When I began my Dwimmermount campaign, I did so with the expressed intention of starting with the OD&D rules as presented in the LBBs and expanding from there, (generally) allowing house rules to evolve naturally through play. This is part of my "D&D is always right" philosophy, which is simply my belief that it's foolish to assume that, even in OD&D, the rules were not written as they were for a very good reason. Naturally, this philosophy doesn't preclude the possibility of changing rules, either by modification or outright removal. Rather, it's meant to apply a break to the commonplace notion that the LBBs are a haphazard concatenation of half-baked ideas without any guiding principles behind them. Having refereed an OD&D campaign for over a year now, I'm fairly confident in saying that's very much not the case and that most, if not all, of the seeming haphazardness of the game comes from context lost or obscure to us thirty-five years on.
That said, I wish I had established early on that the raise dead spell (never mind raise dead fully from Greyhawk) did not exist in my campaign. As I said, I am philosophically predisposed to let D&D be D&D and build my world around its assumptions rather than try to conform the game rules to my world. Down that path lies the madness of 2e. That's why I convinced myself that retaining raise dead as a clerical spell and a reasonably easy to obtain one at that was a good idea. And, on some level, I still do think I was right to hew closely to the LBBs. Otherwise, I doubt I'd have come to the realization that the presence of raise dead has a profound effect on the complexion of any campaign.
One of the "themes" -- and I hate to use that word but I can think of no better -- of the Dwimmermount campaign is uncertainty about the existence of the gods and, more personally, a hereafter. Though the cult of Turms Termax is supposedly predicated on self-willed deification, the characters have seen evidence that suggests it's not as straightforward as that, with at least two presumed former members of the cult denying the existence of anything beyond death but oblivion. Likewise, the Termaxians' obsession with the undead would seem to suggest at least seem doubts about a more spiritual understanding of life after death. And then of course, those avatars of Chaos, the demons, outright deny the existence of both gods and an afterlife, but then it serves their purposes to say so, doesn't it?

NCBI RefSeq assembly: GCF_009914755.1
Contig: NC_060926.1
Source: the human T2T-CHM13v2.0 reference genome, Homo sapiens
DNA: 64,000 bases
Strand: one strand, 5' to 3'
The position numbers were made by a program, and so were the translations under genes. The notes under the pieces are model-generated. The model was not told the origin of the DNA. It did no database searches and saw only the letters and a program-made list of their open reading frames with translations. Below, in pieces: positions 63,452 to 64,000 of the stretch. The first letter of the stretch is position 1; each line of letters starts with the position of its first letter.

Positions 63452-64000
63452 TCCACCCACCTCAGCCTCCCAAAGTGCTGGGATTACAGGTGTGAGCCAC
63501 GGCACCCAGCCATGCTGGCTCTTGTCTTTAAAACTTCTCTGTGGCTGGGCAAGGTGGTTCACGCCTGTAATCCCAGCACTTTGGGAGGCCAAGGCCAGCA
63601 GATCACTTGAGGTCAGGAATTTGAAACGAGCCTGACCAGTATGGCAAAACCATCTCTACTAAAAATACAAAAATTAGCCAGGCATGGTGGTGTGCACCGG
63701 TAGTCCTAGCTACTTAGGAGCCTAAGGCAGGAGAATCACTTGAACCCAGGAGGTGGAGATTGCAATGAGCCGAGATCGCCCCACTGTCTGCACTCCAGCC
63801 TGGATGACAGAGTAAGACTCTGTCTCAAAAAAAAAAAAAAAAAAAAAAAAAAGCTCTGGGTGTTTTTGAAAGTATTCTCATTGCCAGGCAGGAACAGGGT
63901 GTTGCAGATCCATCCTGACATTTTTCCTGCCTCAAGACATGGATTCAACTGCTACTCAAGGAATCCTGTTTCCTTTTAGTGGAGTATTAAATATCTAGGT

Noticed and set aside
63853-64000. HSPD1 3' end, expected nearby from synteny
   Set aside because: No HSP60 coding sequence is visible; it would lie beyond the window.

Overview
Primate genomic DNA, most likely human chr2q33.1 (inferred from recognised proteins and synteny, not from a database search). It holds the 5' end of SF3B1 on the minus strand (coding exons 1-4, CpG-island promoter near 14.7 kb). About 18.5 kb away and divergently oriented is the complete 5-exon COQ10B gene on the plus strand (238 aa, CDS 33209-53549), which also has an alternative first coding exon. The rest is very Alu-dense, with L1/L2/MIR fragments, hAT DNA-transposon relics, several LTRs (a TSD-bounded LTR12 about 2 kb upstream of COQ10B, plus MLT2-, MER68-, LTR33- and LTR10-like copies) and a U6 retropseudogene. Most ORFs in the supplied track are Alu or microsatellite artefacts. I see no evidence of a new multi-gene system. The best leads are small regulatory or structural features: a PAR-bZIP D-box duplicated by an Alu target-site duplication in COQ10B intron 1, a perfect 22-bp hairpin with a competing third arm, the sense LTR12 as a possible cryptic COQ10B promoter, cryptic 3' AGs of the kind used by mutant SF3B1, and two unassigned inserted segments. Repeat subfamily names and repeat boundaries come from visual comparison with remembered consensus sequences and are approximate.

Brother Candor's goblin henchmen, Brakk, died in the first third of the campaign and circumstances prevented his being raised from the dead. That was not the case for either Vladimir the dwarf or Henga, Dordagdonar's henchman, both of whom were returned to life after meeting their demises. What's interesting is that Brakk's death is still keenly felt, months after the fact. The players -- and not just Brother Candor's player -- frequently remark on how they "miss Brakk" and express remorse about the way they left his acid-splashed body behind so as to cover their own escape.
No such feelings are attached to Vladimir or Henga's deaths, because they weren't permanent. They were just bumps in the road and, if they're mentioned at all, they're treated more as sources of comedy than drama. Now, let me be clear: I'm not looking to inject "drama" into the campaign. I remain more firmly committed than ever that all campaigns, even ones mired in purely venal dungeon delving will, given enough time, develop the depth from which good roleplaying is born. There's no need for the referee to insert his own prepackaged drama to achieve this and indeed doing so may well have the opposite effect. Yet, here I was, faced with the deaths of a PC and a longstanding NPC, and I punted. I passed up the opportunity to see some campaign development -- and in the case of Henga, development of Dordagdonar's feelings toward ephemerals -- because raise dead made it easy to do so. What a waste.
I don't believe in changing horses midstream, so I won't be eliminating a spell I've already clearly established exists and to which the PCs have access. However, I do regret my early decision to allow the existence of raise dead and wish I'd disallowed it. Brakk's accidental death remains one of the more tragic, even poignant, episodes of the entire Dwimmermount campaign, whereas the deaths of Vladimir and Henga mean nothing. That's a pity and I know that, in my next campaign, I won't make the same mistake I did this time.